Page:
Macbeth, like many of Shakespeare's works, was written, in part, to please King James (which is considered to be one reason why Macbeth is made out to be so evil). This includes adding the supernatural or fantasy elements to the story, since King James had an interest in the supernatural.

So were the witches based on any research or specific beliefs of the time or on any particular legend, or were they just generic witches created to fit the popular image of witches of the time?

  • are the fates of greek mythology the same as the three witches from macbeth
    – user65295
    Apr 27, 2016 at 9:22

2 Answers 2


The Weird Sisters came directly from Shakespeare's source material for the play, Raphael Holinshed's Chronicles of England, Scotland and Ireland.

It fortuned as Makbeth and Banquho iournied towards Fores, where the king then laie, they went sporting by the waie togither without other companie, saue onelie themselues, passing thorough the woods and fields, when suddenlie in the middest of a laund, there met them thrée women in strange and wild apparell, resembling creatures of elder world, whome when they attentiuelie beheld, woondering much at the sight, the first of them spake and said; 'All haile Makbeth, thane of Glammis' (for he had latelie entered into that dignitie and office by the death of his father Sinell.) The second of them said; 'Haile Makbeth thane of Cawder.' But the third said; 'All haile Makbeth that héerafter shalt be king of Scotland.'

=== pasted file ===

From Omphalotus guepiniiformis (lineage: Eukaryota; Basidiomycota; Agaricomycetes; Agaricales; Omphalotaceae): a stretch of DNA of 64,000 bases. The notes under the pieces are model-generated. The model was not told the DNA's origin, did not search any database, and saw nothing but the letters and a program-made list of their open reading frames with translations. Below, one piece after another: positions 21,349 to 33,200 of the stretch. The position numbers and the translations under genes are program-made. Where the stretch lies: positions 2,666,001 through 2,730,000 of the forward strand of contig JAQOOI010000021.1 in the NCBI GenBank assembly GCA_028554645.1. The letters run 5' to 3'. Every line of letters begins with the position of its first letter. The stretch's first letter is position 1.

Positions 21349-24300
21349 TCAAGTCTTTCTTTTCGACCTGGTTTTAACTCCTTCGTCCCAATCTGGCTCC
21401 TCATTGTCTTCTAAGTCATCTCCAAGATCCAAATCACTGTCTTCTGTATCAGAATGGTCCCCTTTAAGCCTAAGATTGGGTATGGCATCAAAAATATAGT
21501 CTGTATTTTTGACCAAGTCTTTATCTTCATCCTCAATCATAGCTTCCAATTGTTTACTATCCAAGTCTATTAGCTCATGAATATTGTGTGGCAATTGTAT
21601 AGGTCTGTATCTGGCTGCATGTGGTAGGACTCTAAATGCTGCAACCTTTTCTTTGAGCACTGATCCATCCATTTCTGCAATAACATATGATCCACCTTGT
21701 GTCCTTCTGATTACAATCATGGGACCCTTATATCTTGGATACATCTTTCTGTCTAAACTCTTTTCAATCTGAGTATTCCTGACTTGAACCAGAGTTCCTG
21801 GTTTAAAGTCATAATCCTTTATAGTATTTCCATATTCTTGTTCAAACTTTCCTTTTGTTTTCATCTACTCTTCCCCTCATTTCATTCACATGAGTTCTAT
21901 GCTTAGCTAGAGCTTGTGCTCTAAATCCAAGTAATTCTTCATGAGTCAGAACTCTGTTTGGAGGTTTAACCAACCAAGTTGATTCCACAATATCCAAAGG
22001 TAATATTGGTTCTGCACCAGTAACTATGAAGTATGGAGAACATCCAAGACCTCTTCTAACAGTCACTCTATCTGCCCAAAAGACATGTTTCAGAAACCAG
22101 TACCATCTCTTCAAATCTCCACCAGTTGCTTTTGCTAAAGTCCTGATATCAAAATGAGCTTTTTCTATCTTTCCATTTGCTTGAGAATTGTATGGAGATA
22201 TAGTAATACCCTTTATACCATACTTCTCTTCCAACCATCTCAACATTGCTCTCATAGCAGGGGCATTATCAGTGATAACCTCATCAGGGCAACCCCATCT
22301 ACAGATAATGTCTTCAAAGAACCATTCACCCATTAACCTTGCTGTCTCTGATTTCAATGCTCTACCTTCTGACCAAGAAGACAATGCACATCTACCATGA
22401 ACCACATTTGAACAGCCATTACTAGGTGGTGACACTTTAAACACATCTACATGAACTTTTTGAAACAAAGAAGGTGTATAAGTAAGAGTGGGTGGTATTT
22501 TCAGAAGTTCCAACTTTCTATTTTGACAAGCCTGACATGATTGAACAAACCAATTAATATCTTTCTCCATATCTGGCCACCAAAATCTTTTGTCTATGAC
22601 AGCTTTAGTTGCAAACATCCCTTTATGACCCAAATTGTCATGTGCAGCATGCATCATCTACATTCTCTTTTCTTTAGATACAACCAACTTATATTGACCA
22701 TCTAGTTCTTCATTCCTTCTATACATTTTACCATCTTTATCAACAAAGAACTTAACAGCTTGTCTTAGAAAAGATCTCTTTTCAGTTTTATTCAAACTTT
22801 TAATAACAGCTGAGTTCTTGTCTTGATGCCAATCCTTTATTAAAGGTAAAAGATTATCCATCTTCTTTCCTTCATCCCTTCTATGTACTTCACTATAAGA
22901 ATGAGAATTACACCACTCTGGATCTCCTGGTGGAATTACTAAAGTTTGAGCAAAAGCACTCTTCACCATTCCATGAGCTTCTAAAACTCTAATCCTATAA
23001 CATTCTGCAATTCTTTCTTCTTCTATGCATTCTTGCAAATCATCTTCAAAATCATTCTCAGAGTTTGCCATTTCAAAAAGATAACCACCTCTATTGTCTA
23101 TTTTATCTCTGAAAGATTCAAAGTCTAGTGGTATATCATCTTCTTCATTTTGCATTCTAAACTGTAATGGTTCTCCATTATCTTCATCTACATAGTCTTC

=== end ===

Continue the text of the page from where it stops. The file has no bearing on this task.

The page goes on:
I don't know anything about the source materials Holinshed used to create his work. But given their presence together — with one speaking of the past, another of the present (though at that moment MacBeth does not know he has been made Thane of Cawdor), and the third of the future — it seems likely enough that in the original of the story the three women represented Urðr, Verðandi, and Skuld, the Norns of Norse myth. Large parts of northern Scotland and northeastern England were Viking realms during the lifetime of the historical MacBeth, so it's not at all implausible that they might figure in stories deriving from that time.


The Three Witches were meant to represent our dark thoughts and temptations to evil. They constantly play on Macbeth's ambition.

Their speech is another key to who they are. They are the only characters in the Scottish Play that speak in a ridiculous rhyme. Though, it is part of the spells they cast, the fact that their speech is so different shows that the audience isn't supposed to know why they do what they do.

There is also the fact that they resemble the Fates of Norse and Greek mythology. The prophecies they give are sometimes self-fulfilling (example: Macbeth probably wouldn't have killed the king without the Fates telling him to do so).

I also think it was a point that Shakespeare wanted them to not be completely understood as it leads us to not like them. As instinct, we tend to not like or fear that which we don't understand.

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